Charles Ponzi And the Ponzi Scheme

Who Was Charles Ponzi?

Charles Ponzi was born in 1882 in Parma, Italy, although it is believed he was originally named Carlo Ponzi. Before coming to America in 1903, he attended the University of Rome La Sapienza . After working many odd jobs in the states, Ponzi moved to Montreal in 1907 where he would take a job as a bank teller at Bank Zarossi. The bank was one that catered towards a booming Italian immigrant population in the city, giving out loans that charged high interest rates, which led to the bankruptcy and closing of the bank, leaving Ponzi broke and turning to a life of crime that would become infamous. This landing him in prison on multiple occasions for forgery, and smuggling. After his stints in Canadian Prison he returned to Boston and married Rose Gnecco in 1918. Shortly after he returned to crime, and would start the scheme that would earn his name a place in history. After only two years of running his famous scheme though, Ponzi found himself arrested again, this time for eighty six counts of mail fraud, landing him fourteen years in prison. His wife divorced him in 1937, and all accounts have Charles Ponzi dying, poor, in Rio de Janeiro on January 18,1949. (

What is a Ponzi Scheme?

"The Association of Certified Fraud Examiners describe a Ponzi Scheme as an illegal business practice in which new investors money is used to make payments to earlier investors.( In Ponzi's case, it worked like this. "He would send money to agents working for him in other countries, who would buy IRC's(International reply coupon,) and send them back to the U.S, where he would then exchange them for stamps that were worth more then they paid for them, and sell the stamps."( To increase profitability he sought investors, promising returns of fifty percent in forty five days, paying these investors with the money he received from previous investors, and not with profit. Ponzi schemes are still a popular way for criminals to con us today, being named by the ACFE as "the biggest single fraud threat to Americans today."(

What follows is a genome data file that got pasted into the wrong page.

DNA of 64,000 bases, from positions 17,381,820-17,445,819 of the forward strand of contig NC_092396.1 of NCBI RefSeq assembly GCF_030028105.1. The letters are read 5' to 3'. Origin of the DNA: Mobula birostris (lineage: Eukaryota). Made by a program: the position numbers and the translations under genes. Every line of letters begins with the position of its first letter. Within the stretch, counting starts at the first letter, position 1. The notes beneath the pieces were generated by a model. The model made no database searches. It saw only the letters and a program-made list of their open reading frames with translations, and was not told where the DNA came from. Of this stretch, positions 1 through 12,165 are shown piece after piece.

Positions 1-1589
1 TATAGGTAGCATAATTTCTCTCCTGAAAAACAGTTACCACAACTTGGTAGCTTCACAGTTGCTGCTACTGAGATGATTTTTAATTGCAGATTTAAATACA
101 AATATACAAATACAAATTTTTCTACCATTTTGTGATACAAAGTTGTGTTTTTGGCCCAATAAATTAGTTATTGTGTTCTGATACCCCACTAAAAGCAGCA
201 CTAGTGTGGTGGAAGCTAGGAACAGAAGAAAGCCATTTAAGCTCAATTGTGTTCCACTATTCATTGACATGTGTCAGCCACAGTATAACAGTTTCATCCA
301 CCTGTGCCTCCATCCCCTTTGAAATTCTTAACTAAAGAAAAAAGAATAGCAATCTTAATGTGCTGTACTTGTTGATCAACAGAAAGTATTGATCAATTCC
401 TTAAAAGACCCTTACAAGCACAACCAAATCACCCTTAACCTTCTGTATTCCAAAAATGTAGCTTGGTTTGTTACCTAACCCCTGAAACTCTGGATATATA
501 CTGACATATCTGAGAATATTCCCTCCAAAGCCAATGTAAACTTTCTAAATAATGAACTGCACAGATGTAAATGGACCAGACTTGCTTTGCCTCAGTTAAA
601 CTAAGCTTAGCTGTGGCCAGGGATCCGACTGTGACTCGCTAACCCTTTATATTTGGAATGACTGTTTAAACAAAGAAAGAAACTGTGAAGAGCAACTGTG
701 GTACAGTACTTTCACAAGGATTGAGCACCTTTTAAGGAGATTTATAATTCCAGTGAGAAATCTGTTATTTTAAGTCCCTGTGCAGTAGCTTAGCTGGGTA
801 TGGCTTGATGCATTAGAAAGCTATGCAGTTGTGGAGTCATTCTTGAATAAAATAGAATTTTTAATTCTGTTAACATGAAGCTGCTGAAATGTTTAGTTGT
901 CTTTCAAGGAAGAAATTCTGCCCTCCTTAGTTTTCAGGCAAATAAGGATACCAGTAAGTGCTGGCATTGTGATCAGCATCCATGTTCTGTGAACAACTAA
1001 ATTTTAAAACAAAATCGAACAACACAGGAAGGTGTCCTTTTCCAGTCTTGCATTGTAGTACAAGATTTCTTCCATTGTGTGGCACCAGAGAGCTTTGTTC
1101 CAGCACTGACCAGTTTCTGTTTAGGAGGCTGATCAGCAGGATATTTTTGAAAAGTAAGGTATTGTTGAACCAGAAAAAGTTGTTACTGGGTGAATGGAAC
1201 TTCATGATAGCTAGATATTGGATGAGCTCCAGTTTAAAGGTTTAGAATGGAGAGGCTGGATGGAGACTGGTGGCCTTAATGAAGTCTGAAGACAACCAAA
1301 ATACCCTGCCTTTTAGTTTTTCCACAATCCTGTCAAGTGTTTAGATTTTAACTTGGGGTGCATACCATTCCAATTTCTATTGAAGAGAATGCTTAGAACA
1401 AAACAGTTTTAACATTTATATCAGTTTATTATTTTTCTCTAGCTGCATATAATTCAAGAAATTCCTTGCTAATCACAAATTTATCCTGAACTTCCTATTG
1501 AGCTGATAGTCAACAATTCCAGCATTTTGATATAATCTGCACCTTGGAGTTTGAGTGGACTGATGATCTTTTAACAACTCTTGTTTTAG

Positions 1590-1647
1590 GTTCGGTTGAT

Famous Ponzi Schemes

Bernie Madoff

Madoff is known for operating the largest ponzi scheme in US history. In 2008, Madoff’s theft totaled around $65 Billion and landed him with 11 felony charges including fraud, money laundering, perjury, and theft. Madoff ran a wealth management company thank was originally legitimate but then turned into a ponzi scheme all together. He received 150 years in prison which he is still serving in Raleigh, North Carolina. Madoff was not the only one who got charged with this ponzi scheme his lawyer and accountant are both facing 20 years in prison and five of Madoff’s employees were also found guilty. Bernie’s son Mark, who worked at the company, claimed he was not involved in the fraud, but committed suicide in december 2010.(

Lou Pearlman

Pearlman had one of the longest running Ponzi schemes. For over 20 years, he convinced people and corporations to invest in two companies that only existed on paper. Pearlman had stolen more than $300 million before being convicted of money laundering and sentenced to 25 years in prison, conspiracy and making false statements during a bankruptcy proceeding. Pearlman in a prison interview stated he had his way to make it right, just never got the chance to do it. He stated “If I was given a chance to put another band together, that would have paid everybody back. But I never had that opportunity, and that's what was very upsetting.”(

Reed Slatkin

Slatkin was a Scientology Minister and the co-founder of a technology company. In 1986 he constructed a ponzi scheme for fifteen years where he promised a 24% return. This scheme was run through an unlicensed “investment club”. Slatkin is known to have many victims in the scientology community such as Greta Van Susteren (news anchor) and Armyan Bernstein (pearl harbor producer). Slatkin was released in July 2013 and died June 2015.(

Why Do They Get Caught

The SEC(Securities and Exchange Commission) says a Ponzi Scheme ends most often because "With little or no legitimate earnings, Ponzi schemes require a consistent flow of money from new investors to continue. Ponzi schemes tend to collapse when it becomes difficult to recruit new investors or when a large number of investors ask to cash out." ( Essentially, and this was the case with Madoff, investors will demand a payout that is more then the scheme has on hand, and when they don't get paid, red flags get raised.

What to Watch Out For

  • High Investment Returns With Little or No Risk
  • Overly Consistent Returns
  • Unregistered Investments
  • Unlicensed Sellers
  • Secretive/Overly Complex Strategies
  • Issues With Paperwork
  • Difficulty Receiving Payments


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